When you’re renting out a Stockbridge investment property, you have to be prepared for maintenance costs. Smart investors will budget for this expense before they even make an acquisition. Repairs are always going to be required on rental homes, even if they’re new and in excellent condition.
Both owners and tenants need to know who is responsible for property maintenance and how it should be handled.
It’s important to discuss your expectations with tenants. You’ll want them to know what their responsibilities are, and how you’ll respond to the routine and emergency repair issues that are your responsibility.
Landlord and Owner Repair Responsibilities
As a landlord, it’s your responsibility to prepare the property for your tenants and to make sure it’s safe and habitable. Everything inside the home must work the way tenants will expect. You’re the property owner, which means you’re responsible for heating and cooling and plumbing and electricity. Tenants deserve to move into a home that doesn’t already need a lot of work.
Routine repairs will also be your responsibility as the owner. When tenants submit repair requests for a broken dishwasher or a leaky faucet, you’ll have to respond and pay for the repairs.
This doesn’t mean that you can’t charge some of those repairs to the tenant, especially if the problem is caused by your renter. For example, if the toilet backs up because the tenant’s child flushed some toys, you can expect your tenants to pay for that repair.
Communicating with Your Stockbridge Tenants
The tenants are basically responsible for keeping the home clean and in good condition. Everyone has different standards of cleanliness, but it’s reasonable to expect that that your residents will not make messes that cause deterioration to the property or attract pests and insects.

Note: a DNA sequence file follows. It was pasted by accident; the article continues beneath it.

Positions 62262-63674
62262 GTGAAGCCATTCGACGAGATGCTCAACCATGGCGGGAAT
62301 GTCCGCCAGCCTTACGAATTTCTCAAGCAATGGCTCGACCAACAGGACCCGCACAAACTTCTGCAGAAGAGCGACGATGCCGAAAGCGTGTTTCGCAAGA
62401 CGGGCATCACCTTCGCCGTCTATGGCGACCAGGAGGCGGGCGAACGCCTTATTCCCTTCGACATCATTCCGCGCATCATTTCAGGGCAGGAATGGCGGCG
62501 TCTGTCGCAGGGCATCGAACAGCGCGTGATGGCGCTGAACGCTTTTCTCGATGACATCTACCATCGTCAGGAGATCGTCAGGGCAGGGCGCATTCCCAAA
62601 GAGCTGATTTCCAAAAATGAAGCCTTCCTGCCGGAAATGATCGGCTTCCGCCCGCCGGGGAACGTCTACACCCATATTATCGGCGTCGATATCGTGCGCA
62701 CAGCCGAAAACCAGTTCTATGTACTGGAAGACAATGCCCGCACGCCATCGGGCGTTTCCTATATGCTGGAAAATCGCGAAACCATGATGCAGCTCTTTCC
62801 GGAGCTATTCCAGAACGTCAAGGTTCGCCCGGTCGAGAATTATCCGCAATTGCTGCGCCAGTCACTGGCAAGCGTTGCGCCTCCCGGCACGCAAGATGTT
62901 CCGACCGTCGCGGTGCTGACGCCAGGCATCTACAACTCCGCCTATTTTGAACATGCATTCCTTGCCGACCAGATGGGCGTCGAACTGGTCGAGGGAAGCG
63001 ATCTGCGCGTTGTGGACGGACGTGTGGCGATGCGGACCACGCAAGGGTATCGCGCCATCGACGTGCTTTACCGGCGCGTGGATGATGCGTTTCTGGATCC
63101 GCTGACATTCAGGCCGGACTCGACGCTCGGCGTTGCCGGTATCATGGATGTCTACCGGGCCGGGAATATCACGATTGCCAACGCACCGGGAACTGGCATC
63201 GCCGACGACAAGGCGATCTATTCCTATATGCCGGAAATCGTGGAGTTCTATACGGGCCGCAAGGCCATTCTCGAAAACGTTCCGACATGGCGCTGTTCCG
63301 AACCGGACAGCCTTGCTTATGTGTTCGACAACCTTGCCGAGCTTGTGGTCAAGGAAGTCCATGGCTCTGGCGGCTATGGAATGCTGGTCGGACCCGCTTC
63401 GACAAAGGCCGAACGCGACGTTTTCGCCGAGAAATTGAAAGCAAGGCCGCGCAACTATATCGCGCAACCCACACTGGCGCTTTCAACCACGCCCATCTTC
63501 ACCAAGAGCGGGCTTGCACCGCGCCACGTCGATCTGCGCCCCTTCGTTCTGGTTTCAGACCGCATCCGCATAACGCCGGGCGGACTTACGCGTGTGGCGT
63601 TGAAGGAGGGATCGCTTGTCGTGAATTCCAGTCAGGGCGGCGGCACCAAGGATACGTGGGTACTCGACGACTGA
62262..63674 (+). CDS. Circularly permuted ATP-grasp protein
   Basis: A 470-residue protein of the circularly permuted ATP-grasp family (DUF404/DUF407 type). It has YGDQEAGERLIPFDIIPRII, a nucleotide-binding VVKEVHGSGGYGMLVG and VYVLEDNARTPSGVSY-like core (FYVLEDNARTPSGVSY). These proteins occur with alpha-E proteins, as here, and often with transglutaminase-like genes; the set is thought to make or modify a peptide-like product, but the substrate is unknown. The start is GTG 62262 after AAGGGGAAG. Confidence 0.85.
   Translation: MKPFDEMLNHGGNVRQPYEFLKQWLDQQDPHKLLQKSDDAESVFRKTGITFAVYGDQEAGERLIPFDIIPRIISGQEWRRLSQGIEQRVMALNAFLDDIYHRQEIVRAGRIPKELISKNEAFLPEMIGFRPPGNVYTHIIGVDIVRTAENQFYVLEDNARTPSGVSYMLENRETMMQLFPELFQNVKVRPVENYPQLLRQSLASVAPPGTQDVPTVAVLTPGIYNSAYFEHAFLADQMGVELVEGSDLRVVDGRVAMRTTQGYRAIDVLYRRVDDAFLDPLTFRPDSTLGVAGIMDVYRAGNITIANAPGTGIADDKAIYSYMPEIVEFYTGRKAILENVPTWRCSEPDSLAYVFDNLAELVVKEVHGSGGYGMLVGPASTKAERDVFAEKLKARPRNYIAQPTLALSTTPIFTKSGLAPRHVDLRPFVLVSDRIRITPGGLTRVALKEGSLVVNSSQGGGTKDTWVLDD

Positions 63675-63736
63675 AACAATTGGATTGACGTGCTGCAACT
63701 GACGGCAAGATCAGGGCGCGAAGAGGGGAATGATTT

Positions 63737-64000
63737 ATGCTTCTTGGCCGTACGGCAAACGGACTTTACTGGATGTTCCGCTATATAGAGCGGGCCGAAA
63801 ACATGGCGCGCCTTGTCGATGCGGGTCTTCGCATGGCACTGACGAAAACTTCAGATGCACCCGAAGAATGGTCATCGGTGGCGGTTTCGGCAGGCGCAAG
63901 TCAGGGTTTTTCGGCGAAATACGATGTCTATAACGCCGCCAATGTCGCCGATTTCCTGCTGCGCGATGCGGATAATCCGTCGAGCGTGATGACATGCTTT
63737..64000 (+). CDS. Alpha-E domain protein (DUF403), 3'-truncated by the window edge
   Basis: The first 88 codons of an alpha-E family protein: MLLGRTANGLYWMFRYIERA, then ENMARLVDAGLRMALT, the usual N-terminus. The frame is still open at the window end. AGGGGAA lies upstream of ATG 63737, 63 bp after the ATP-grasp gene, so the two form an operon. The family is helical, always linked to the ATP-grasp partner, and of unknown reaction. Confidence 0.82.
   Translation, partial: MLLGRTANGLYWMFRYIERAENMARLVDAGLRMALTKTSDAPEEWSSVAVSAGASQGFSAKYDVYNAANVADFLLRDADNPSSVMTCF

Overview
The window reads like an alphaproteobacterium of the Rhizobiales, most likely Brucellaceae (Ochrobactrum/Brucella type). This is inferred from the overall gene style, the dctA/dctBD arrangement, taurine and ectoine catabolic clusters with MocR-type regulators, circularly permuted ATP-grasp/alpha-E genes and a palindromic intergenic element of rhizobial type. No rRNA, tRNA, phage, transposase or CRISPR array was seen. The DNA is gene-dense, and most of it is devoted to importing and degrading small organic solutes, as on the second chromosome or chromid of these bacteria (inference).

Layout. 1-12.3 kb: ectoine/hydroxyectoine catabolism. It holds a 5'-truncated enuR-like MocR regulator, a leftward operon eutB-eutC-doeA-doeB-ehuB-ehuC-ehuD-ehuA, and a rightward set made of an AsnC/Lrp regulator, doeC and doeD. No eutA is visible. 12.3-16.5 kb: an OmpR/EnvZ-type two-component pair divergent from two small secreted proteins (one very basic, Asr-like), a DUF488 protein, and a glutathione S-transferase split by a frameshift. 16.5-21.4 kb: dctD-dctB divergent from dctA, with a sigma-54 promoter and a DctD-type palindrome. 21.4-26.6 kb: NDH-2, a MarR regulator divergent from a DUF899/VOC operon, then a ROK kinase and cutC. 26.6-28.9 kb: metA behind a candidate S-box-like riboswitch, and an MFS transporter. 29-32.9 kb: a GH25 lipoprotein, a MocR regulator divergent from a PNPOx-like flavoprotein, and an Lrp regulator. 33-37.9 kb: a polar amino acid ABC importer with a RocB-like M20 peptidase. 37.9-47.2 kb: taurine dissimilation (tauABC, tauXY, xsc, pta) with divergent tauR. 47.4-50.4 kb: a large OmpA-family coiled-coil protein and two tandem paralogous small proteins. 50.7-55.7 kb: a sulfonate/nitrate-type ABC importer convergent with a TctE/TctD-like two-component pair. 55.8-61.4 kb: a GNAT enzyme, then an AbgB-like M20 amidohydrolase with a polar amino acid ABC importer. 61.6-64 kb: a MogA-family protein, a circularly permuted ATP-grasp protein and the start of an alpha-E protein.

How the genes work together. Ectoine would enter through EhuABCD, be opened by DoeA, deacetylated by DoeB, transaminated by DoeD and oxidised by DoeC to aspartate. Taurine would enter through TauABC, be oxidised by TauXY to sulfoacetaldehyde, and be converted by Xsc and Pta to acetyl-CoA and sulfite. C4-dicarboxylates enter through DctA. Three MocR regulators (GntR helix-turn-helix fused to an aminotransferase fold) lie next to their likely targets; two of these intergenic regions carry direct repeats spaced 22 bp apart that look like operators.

Some landlords want their tenants to take care of lawn care and landscaping. Your lease may require that tenants mow the lawn, weed the flower beds, and trim back any trees or bushes that threaten the property. Other landlords prefer to have professionals take care of these things, and then the cost of those services is included in the rental amount.
You should absolutely expect tenants to change air filters, replace smoke detector batteries, and change out light bulbs. But, your tenants have to know this. Make sure everything is clearly stated in the lease agreement, and discuss these responsibilities before your tenants move in.
It’s also important that your tenants understand their responsibilities when it comes to reporting maintenance. You want to know when there’s a problem. This is important, because if they wait too long, those repair issues get more complicated and more expensive.
Provide tenants with information and education. Before they move in, show them either in-person or through a video how to turn off the gas and the water in case there’s an emergency maintenance issue and the problem needs to be slowed right away. Show them where the circuit breakers are on the control panel as well.
Prioritize Preventative Maintenance and Repairs
It helps to be proactive. When one faucet has a leak, it’s a good time to check all the faucets and pipes in the property. Part of your responsibility as an owner is to have major systems inspected and serviced so that larger problems don’t occur. Have the heating and cooling system checked once a year, for example.
Preventative maintenance can save you a lot of money and preserve the condition of your property. If you’re working with a professional Stockbridge property management company, you should expect inspections between tenancies which will help you maintain and repair your investment property.
We can help you decide and document which repairs you should pay for and which your tenants should be accountable for paying. If you’d like more information, please contact us at Fickling & Company Property Management.